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3.59 of 5 stars 3.59  ·  rating details  ·  37,941 ratings  ·  2,822 reviews
Henry Perowne, 48, ist ein zufriedener Mann: erfolgreich als Neurochirurg, glücklich verheiratet, zwei begabte Kinder. Das einzige, was ihn leicht beunruhigt, ist der Zustand der Welt. Es ist Samstag, und er freut sich auf sein Squashspiel. Doch an diesem speziellen Samstag, dem 15. Februar 2003, ist nicht nur die größte Friedensdemonstration aller Zeiten in London. Perown ...more
Paperback, 386 pages
Published April 2007 by Diogenes (first published January 1st 2005)
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Aug 05, 2011 Shovelmonkey1 rated it 1 of 5 stars  ·  review of another edition
Recommends it for: people who are prepared to suspend their disbelief about how talented and successful everyone is
Recommended to Shovelmonkey1 by: 1001 books list
Hello everybody,
I'm Henry Perowne and welcome to a day in my life... a Saturday to be precise. I'm a good natured sort of chap, if I were famous I'd probably be saddled with the tag of "thinking women's crumpet", but personally I take myself much to seriously to acknowledge that kind of thing. I'm a successful neurosurgeon who enjoys long, descriptive and adjective laden games of squash with my erudite and debonair colleagues. Today, for once in my incredibly lucky and wealthy life, I had a spot

"Saturday" was ponderous, labored, rhetorically thick and therefore perhaps to my mind pretentious, or do I mean pompous? It was like a big bloated beer gut, but a beer gut bloated - indeed, rendered distended, turgid, and tumescent - by the finest chardonnays, Gewurztraminers, and Sauvignon Blancs, sipped (quaffed?) while listening to Bach Partitas. It was bereft of conciseness, brevity, midgetude, terseness, laconism, abbreviation, and pith, its rather meaningless, hollow sentences cu

Jonathan sits before his reliable laptop, gathering his thoughts on how to begin a review of Ian McEwan's Saturday. He has already made up his mind as to how he shall write this review, a mediocre attempt at emulating Mr McEwan's third-person, present-tense style, will suffice. Yet he struggles with the concept of how best to begin the review. Shall he mention the plot, the themes or the beautiful writing? He knows at this point that he will refer to why he talks as an omniscient narrator for th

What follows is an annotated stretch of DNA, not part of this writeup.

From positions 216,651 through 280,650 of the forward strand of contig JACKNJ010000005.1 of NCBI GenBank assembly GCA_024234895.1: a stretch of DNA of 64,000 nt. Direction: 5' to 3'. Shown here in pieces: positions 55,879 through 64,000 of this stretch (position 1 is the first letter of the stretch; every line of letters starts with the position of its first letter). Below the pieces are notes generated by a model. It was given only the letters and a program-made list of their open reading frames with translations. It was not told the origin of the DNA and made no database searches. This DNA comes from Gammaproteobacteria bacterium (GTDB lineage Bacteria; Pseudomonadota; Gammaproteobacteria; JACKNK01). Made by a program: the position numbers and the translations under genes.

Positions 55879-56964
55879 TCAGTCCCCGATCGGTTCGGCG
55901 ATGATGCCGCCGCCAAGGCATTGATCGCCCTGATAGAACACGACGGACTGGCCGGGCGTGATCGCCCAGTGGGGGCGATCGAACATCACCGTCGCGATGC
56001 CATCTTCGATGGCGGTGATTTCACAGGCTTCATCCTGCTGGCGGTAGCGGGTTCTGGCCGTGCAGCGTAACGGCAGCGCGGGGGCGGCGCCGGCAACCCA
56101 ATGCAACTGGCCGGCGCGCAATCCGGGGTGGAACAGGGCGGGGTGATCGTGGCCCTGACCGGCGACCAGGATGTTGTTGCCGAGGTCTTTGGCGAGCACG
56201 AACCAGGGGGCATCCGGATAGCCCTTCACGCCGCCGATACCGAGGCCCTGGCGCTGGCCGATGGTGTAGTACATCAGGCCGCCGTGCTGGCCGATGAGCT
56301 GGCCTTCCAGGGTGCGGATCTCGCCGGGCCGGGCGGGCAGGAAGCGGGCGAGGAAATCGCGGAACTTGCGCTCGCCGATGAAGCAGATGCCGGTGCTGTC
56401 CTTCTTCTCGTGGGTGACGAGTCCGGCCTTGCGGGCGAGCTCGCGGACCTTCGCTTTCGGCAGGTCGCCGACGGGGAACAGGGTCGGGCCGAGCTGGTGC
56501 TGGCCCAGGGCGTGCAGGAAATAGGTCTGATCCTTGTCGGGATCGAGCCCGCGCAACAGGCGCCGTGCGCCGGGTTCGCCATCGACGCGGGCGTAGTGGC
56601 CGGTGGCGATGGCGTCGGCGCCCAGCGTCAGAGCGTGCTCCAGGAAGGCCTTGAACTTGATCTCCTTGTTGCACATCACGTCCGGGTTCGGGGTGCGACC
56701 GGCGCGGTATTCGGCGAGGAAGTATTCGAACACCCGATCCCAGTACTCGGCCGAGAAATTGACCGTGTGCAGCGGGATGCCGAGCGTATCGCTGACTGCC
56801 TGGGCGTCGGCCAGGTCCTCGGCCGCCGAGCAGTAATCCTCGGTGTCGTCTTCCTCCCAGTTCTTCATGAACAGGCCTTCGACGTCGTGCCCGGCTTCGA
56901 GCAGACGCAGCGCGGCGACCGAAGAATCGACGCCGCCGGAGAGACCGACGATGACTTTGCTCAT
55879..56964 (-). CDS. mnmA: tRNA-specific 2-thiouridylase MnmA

John Brooks
I would not qualify "Saturday" as McEwan's best work. I think the argument begins and ends with "Atonement" in terms of sheer literary achievement.

But "Saturday" is McEwan's most immediate work; the one that feels most like a significant and honest byproduct of both the time and place from which it emerged and the man from whose mind materialized. To be clear, I adore "Atonement" and, for all its heart-wrenching and visceral exploration of obsession and paranoia, I love "Enduring Love".

*******Note : SPOILERS ALL OVER THE PLACE!! This review is for people who have read Saturday or people who will never read Saturday!********

Reading Saturday is like running a weird obstacle race. At first it’s all manicured lawns and rhododendrons, and then it’s hideous piles of donkey droppings, and that’s how it goes – daffodils, donkey droppings, vistas of beauty, donkey droppings. And I’m not sure that was the intended effect. What a weird novel – here we have one of the stupidest plot devic
This review has been hidden because it contains spoilers. To view it, click here.
I loved this book! This is not a book for you if you’re looking for entertainment only, or light reading. This is a book full of layers, metaphors, parallels, & issues to think about. The thing that most reached out & grabbed me was the idea of a man going about his daily life (whether you find his daily life mundane or overly privileged or whatever), when unexpected events occur & change everything. That’s always sort of a scary theme for me! On the surface it’s the story of Henry, ...more